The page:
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Rochester People's Climate Coalition has new name, broader mission 

click to enlarge The logo for the Climate Solutions Accelerator of the Genesee-Finger Lakes Region, formerly the Rochester People's Climate Coalition

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The logo for the Climate Solutions Accelerator of the Genesee-Finger Lakes Region, formerly the Rochester People's Climate Coalition

The Rochester People's Climate Coalition has a new name, a new website, and an updated mission.

It will now be known as the Climate Solutions Accelerator of the Genesee-Finger Lakes Region, or "The Accelerator" for short.

Executive Director Abby McHugh-Grifa said it better reflects who they are as an organization, what they do, and where they do it.

The group's work is not limited to the city of Rochester. It covers a nine-county region.

"Also the focus on solutions … that's something we've been doing from the very beginning," she explained. "(We) really want to emphasize that we're not looking to shame and blame. We need to focus on what the solutions are and how we can move forward."

The "accelerator" part of the name is meant to reflect the urgency of the climate crisis.

The original name, "People's Climate Coalition," was a barrier in some instances to even starting conversations, according to McHugh-Grifa. 
click to enlarge Abby McHugh-Grifa, executive director of the Climate Solutions Accelerator of the Genesee-Finger Lakes Region, formerly the Rochester People's Climate Coalition. - FILE PHOTO
  • FILE PHOTO
  • Abby McHugh-Grifa, executive director of the Climate Solutions Accelerator of the Genesee-Finger Lakes Region, formerly the Rochester People's Climate Coalition.


She said the term "people's" strikes some as leftist, but the organization is explicitly nonpartisan.

The climate crisis itself is a partisan issue in the United States, but McHugh-Grifa said she has seen the partisan divide somewhat diminish locally in the last several years.

She cited as an example the communities across Monroe County that have either already adopted or are in the process of implementing community choice aggregation programs to harness their collective purchasing power to buy renewable forms of energy at affordable rates.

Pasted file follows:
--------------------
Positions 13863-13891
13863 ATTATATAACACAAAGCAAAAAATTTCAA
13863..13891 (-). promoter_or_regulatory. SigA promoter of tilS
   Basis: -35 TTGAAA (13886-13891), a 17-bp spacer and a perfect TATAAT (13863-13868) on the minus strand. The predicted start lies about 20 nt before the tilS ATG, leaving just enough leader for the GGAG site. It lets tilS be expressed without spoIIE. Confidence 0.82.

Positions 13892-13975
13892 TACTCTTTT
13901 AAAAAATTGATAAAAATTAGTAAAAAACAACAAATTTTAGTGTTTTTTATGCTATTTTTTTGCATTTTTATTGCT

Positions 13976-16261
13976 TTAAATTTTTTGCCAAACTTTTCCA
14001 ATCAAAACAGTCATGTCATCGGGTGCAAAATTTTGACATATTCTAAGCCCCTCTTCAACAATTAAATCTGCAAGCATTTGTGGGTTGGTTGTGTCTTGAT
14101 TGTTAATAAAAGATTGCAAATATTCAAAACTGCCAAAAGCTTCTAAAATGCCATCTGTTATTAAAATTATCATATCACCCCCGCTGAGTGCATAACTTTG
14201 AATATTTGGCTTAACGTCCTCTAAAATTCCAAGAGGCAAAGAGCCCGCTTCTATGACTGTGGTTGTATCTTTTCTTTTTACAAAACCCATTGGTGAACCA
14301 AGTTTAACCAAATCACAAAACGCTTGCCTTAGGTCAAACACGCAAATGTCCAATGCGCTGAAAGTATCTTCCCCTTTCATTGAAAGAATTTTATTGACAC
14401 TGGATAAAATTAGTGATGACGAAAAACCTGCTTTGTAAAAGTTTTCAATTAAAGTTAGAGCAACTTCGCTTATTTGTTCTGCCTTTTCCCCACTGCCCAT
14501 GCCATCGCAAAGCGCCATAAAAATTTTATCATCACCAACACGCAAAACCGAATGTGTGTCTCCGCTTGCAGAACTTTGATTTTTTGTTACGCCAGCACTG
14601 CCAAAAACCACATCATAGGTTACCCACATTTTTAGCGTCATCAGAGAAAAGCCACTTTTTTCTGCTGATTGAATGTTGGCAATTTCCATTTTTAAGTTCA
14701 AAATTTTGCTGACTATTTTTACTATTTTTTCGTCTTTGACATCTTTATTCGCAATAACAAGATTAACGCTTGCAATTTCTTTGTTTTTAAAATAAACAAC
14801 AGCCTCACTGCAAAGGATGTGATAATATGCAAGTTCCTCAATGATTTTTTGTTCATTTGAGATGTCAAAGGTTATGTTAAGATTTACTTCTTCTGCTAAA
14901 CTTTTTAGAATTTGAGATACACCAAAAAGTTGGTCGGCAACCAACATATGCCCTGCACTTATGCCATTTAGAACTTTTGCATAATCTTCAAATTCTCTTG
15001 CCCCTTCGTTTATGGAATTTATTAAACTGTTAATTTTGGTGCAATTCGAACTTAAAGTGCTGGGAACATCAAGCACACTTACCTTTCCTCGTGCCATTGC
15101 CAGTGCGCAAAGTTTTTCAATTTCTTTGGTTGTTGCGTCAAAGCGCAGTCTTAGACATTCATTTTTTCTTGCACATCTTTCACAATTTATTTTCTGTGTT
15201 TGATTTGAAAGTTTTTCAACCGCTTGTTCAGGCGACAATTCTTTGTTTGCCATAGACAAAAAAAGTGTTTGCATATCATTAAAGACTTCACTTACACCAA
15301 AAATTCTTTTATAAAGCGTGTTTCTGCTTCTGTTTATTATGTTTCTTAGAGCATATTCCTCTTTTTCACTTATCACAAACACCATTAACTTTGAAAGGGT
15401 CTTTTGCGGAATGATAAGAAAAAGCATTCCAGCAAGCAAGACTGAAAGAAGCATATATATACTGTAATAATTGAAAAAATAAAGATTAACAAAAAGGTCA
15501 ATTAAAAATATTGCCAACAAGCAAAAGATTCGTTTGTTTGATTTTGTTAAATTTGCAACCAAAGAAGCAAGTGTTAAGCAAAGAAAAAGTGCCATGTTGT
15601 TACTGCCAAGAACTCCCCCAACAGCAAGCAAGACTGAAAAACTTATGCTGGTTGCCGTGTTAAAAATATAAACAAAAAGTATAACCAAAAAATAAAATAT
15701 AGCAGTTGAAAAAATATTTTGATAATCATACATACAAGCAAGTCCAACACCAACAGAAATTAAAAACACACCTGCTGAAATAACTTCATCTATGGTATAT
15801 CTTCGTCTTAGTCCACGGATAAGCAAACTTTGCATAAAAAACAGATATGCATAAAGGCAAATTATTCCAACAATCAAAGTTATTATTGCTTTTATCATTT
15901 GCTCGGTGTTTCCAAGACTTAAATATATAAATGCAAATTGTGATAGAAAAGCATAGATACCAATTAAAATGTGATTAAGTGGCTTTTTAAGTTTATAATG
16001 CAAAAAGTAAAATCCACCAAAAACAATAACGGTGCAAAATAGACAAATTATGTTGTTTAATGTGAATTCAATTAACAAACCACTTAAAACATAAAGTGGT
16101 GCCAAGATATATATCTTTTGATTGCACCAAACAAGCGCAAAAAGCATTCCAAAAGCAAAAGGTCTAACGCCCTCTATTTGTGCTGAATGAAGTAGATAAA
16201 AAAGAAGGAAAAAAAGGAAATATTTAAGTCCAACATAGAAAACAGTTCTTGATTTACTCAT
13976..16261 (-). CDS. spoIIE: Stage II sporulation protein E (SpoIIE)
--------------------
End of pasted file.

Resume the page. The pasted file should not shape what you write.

The Accelerator has tweaked its mission statement because it has expanded on its original goal of getting communities and groups to work together.

The new mission statement reads: "To create a healthier, more equitable and environmentally sustainable community by catalyzing local efforts to eliminate greenhouse gas emissions and address the effects of climate change."

"It allows us to continue the work we've been doing, facilitating collaborations between organizations," McHugh-Grifa said, "but also working with individuals in the community on a broader scale."

She is optimistic about what is possible.

Climate change will be hard everywhere, she said, but the Rochester-Finger Lakes region has distinct advantages, including fresh water and prime agricultural land.

"There's so much that implementing climate solutions can do to advance other goals in our community, and that's the work that we're really focused on," said McHugh-Grifa.

The Rochester People's Climate Coalition was formed after the first People's Climate March in New York City in September 2014.

McHugh-Grifa said back then, the group was a "ragtag bunch of volunteers." Today, there are five paid staff members.

"We've matured a lot as an organization and learned what some of the dynamics are in the community that are going to allow us to be successful," she said.

Six years ago, climate change was a topic only environmentalists were thinking about, McHugh-Grifa said.

Today, she said, it's being discussed as an intersectional issue, in which climate solutions can also reduce poverty, health disparities, and racial inequality.

Beth Adams is a reporter at WXXI News, a media partner of CITY.

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